The Who

Decide who should be part of the crisis-communication team. It’s critical to determine who’ll handle which parts of the plan. For every step, someone needs to be responsible and trained on proper execution. For example, who will be your company spokesperson? This individual will be the key point of contact, engaging with the media and key stakeholders.

You’ll also need to identify those stakeholders. Who from the company needs to be made aware of the situation? They might include owners, employees, tenants, partners, investors, legal counsel and your insurance agent. These people should know what happened, the steps being taken to react, and what, if anything, should be conveyed by them.

The What

After a crisis is identified, you want to proactively deploy damage control in the form of clear messaging. It’s vital that the situation is addressed quickly and the response error-free. To draft this communication, you must be calm, objective and informed.

Don’t distribute anything until you’ve gathered and investigated all information. There’s nothing worse than making a statement with incorrect details. It’s important to know the entire story from an internal perspective, and how your customers may perceive the incident externally. The statement should address both perspectives, as well as your company’s official position on the crisis.

Any statement to the media must be carefully reviewed. It should be concise and factual but shouldn’t disclose anything that could be harmful to the company. In some cases, you may not be able to reveal too much. Your legal counsel may advise against it. If there’s an official investigation, local law enforcement may restrict you from revealing certain facts. That said, simply telling media “no comment” can hurt your brand reputation, as it might be assumed you have something to hide. If necessary, explain that you can’t comment due to an impending investigation, or that you’re working on the issue and awaiting further details.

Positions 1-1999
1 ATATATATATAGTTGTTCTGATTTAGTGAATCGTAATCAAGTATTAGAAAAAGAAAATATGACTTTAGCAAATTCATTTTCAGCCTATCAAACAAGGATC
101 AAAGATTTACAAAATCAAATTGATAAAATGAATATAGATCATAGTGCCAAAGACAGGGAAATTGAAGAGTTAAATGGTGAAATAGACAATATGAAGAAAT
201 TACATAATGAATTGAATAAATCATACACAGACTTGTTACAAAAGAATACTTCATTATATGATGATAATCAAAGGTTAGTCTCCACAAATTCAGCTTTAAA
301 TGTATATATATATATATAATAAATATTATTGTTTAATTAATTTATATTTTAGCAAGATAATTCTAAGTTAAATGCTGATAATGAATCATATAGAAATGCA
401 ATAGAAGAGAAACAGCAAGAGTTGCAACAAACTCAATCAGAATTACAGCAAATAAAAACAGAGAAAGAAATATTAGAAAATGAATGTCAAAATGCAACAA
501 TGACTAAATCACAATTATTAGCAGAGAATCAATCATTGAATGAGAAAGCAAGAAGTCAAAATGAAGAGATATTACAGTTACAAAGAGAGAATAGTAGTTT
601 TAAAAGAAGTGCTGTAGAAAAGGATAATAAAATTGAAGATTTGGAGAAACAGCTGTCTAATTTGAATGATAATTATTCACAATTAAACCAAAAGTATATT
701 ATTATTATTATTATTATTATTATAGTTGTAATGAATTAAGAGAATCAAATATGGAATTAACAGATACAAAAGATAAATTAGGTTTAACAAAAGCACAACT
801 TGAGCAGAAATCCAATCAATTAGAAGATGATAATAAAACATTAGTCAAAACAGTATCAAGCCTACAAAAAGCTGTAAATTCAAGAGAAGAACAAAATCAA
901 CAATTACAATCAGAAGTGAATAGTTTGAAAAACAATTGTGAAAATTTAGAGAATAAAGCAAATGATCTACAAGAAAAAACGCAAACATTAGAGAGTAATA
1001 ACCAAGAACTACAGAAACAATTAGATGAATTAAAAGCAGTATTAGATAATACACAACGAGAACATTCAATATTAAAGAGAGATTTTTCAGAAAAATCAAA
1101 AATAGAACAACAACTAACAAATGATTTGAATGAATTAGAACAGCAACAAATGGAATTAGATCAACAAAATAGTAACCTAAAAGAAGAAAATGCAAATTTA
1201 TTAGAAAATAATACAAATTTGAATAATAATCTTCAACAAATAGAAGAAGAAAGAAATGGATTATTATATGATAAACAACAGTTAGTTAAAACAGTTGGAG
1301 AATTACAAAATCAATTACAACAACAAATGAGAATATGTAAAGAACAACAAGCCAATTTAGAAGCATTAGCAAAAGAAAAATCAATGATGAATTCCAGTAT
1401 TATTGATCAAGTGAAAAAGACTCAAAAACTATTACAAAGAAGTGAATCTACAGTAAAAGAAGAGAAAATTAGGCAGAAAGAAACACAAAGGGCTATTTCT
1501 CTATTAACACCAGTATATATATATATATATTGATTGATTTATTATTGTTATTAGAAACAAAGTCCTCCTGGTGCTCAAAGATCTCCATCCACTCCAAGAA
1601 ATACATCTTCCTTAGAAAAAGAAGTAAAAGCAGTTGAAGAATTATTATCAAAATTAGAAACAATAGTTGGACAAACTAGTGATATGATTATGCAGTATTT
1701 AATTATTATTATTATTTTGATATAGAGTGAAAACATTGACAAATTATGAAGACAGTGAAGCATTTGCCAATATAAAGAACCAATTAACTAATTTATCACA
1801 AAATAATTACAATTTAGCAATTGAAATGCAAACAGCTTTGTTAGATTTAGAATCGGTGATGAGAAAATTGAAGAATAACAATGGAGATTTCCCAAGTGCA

The How

Once you’ve crafted your response, you need to push it out to all appropriate parties. This will include internal communication with company stakeholders, and external messaging for the public and media. There are lots of ways to distribute information:

  • Email

  • Phone (call or text)

  • Update on the website homepage

  • Blog post

  • Social media posts

  • Press releases

  • Press conference

These are all great options to broadcast and control the conversation around the crisis.

Monitor the Conversation

Once information about your self-storage crisis has been released, you must monitor the media channels. Any mention of the incident should be tracked, and an appropriate response issued.

Don’t forget about social media! Even if you don’t dispense information there, people will talk about the incident. Listen to the discussions happening around the incident. Be patient; it sometimes takes a few days for things to come around on the social media cycle.

Developing a crisis-communication plan allows you to protect your business reputation. The unexpected will occur, but having firm guidelines makes it easier to manage nearly any kind of calamity that could happen at a self-storage facility. Being unprepared will hurt your brand, so have a strategy to control the narrative!

Melissa Stiles is director of marketing for Storage Asset Management, a property-management and consulting company that specializes in self-storage. The company manages more than 200 properties along the East Coast. For more information, e-mail [email protected].